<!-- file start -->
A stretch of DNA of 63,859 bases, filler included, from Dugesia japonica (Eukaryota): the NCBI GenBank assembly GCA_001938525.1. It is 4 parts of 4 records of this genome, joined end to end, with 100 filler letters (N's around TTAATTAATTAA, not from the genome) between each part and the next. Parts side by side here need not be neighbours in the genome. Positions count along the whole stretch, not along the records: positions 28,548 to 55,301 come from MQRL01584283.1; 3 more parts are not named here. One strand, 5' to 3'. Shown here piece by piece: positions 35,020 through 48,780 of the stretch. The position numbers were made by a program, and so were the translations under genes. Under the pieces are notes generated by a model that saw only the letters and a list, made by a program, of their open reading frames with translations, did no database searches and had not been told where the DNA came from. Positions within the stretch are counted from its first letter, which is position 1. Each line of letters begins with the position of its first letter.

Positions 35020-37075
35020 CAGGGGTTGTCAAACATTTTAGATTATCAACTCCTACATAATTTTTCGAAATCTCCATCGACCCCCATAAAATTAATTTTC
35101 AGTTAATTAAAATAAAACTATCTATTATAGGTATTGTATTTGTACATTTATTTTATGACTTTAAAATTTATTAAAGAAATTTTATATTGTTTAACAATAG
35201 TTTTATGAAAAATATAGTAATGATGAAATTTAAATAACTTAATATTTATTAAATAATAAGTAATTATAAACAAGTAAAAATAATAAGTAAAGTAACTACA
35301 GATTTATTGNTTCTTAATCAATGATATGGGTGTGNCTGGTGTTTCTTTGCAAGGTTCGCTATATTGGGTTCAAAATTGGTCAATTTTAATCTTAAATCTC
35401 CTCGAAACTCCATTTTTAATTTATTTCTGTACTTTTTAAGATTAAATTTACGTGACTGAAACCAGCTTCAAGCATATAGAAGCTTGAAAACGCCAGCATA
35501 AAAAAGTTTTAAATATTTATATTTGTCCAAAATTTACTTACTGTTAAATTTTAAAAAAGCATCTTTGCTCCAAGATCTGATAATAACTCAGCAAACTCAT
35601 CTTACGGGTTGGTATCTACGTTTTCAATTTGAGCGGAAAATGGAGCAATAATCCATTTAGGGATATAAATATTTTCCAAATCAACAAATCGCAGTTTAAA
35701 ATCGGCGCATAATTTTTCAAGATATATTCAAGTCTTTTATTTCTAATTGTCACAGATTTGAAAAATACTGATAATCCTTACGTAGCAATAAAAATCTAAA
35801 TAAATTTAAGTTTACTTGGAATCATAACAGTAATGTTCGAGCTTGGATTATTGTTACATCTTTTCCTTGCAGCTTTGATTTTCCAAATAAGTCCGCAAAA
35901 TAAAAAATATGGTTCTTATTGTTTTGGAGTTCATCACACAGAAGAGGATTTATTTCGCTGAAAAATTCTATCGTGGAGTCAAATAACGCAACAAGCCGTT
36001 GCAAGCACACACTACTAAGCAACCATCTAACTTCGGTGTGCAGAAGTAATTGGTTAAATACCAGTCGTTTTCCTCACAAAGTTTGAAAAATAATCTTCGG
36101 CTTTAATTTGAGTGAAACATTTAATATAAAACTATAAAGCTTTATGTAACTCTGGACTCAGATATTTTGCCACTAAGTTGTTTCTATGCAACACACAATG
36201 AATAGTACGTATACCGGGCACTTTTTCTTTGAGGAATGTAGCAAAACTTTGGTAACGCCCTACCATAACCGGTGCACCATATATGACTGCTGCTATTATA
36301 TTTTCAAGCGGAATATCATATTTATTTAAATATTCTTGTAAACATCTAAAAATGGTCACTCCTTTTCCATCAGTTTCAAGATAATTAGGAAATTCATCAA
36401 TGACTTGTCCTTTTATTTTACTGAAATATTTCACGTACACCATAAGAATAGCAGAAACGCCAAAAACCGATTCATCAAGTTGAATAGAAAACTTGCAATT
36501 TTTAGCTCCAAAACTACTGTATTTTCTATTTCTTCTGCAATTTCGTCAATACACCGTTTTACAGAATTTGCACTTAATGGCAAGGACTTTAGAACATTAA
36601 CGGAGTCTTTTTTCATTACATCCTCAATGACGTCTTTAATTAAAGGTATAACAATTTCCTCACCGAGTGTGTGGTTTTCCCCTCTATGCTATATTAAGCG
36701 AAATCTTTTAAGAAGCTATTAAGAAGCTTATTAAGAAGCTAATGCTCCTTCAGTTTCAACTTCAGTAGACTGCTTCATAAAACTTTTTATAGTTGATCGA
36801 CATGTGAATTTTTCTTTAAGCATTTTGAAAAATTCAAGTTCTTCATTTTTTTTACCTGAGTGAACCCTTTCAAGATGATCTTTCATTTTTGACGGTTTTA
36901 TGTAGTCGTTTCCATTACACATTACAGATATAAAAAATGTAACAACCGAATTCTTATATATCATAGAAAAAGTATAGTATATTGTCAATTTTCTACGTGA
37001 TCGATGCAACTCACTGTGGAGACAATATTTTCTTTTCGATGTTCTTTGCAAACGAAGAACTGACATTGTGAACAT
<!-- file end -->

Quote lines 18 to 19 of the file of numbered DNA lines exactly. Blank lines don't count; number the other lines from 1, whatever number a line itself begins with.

36501 TTTAGCTCCAAAACTACTGTATTTTCTATTTCTTCTGCAATTTCGTCAATACACCGTTTTACAGAATTTGCACTTAATGGCAAGGACTTTAGAACATTAA
36601 CGGAGTCTTTTTTCATTACATCCTCAATGACGTCTTTAATTAAAGGTATAACAATTTCCTCACCGAGTGTGTGGTTTTCCCCTCTATGCTATATTAAGCG